They are also capsules of a time and a place. Indeed, place provides a fascinating throughline between the two albums. Dorkay House, on Eloff Street in Johannesburg, was a cooperative rehearsal complex and music school. Even after the Group Areas Act and the razing of Sophiatown in the 1950s, it was also an integrated and extraordinary meeting place for all sorts of artists, home to a wild cross-pollination of creative and musical impulses, even as the regime sweated to keep people apart. Dorkay House’s alma mater could fill a South African jazz hall of fame: Miriam Makeba, Abdullah Ibrahim, Hugh Masekela, Jonas Gwangwa, Kippie Moeketsi, Pat Matshikiza, Ntemi Piliso, John Kani and many more. Dorkay House was also home to the African Music & Drama Association, where Nxumalo taught piano and theory.
In 1974, it was at Dorkay House that members of Spirits Rejoice, who were originally from Cape Town, Johannesburg, Gqeberha (then Port Elizabeth) and Durban, came together and emerged organically from the complex matrix of mid-70s South African jazz to distill their own particular flavor of the zeitgeist.
There is a tinge of melancholy in re-treading this story in the here and now. Something elegiac in these recordings, these rememberings. An online search for Dorkay House elicits a roll call of obituaries. The old venue itself is in dire need of restoration, fading particularly quickly after the death in 2018 of Queeneth Ndaba, matriarch of Dorkay House and one of its keenest proprietors and defenders.
Dorkay House was so much more than four walls. It was a space transformed by those who inhabited it, and imbued it with humanity, fragrance, sound. It was colonized space reclaimed. It was also, importantly, a space where artists organized, doubling as the base of the Union of South African Artists, under which an enormous number of people trained and worked.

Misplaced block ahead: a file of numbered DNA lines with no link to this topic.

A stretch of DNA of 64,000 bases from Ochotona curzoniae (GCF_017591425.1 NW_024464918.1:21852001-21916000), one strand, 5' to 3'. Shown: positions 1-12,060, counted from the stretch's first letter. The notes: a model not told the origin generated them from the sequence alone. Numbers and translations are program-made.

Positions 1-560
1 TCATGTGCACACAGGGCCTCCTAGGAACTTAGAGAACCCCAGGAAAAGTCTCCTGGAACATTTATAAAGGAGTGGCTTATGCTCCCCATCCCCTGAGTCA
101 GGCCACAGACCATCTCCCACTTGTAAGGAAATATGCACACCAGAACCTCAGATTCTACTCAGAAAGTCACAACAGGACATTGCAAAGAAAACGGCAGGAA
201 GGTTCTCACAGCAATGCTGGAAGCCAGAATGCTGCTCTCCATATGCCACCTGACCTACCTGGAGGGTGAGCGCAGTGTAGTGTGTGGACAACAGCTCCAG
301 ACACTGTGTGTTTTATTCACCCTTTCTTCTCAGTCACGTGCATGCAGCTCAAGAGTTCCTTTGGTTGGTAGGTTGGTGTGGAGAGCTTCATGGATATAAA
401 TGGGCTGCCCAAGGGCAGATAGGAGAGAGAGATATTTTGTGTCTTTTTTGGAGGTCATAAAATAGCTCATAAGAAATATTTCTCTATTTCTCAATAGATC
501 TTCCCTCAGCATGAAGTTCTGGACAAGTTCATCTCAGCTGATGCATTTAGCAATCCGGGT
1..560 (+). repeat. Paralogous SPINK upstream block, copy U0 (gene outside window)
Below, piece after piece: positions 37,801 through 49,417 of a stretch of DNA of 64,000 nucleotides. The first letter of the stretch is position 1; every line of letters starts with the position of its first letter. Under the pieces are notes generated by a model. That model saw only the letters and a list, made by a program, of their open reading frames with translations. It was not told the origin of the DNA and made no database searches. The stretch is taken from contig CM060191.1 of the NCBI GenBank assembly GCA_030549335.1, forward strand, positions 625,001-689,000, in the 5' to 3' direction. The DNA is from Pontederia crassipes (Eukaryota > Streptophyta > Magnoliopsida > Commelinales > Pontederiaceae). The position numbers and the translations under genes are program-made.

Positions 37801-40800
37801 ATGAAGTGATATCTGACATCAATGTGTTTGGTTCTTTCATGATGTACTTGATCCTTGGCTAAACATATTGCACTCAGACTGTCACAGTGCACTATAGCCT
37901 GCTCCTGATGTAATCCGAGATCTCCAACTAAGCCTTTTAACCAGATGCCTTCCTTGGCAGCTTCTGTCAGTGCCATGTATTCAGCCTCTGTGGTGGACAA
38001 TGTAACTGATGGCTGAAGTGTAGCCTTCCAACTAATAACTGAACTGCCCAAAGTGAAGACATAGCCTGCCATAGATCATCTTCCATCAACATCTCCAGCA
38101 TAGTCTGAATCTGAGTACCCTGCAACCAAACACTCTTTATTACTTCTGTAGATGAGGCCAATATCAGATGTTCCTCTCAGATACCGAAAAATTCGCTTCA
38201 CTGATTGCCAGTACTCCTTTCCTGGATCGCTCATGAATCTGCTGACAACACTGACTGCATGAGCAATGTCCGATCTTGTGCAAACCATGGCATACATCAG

Gone is Dorkay, and gone any semblance of a broad musicians movement. These things need to be remembered, now more than ever. In the midst of a pandemic that has devastated the arts industry in South Africa, millions of rands meant for the relief of musicians and artists has been mismanaged. In March, a group of artists staged a month-long sit-in at the National Arts Council’s offices, demanding answers. Meanwhile, the SABC is dragging its feet on the more than R250 million it owes artists in royalties, despite a multi-billion rand bailout.
The hue might have changed, but the struggle continues. Today, South African musicians are beholden to predatory capital, the hidden exploitation of streaming platforms, and a seemingly indifferent government.
And so, as we engage with vinyl reissues such as these, we are also engaging in a fight against forgetting much more than just music. These are valuable artifacts of South Africa’s musical history that were transcendent of repressive daily conditions. Challenges remain in the here and now. The vibrant, radical artists of today’s South African jazz are the descendants of such soothsayers of the non-verbal, speaking truth to that which cannot be silenced. They are still learning to look at themselves differently, still redreaming the world, hidden gods speaking from within them a new language we will all need to learn in order to talk to each other. It’s about much more than just music.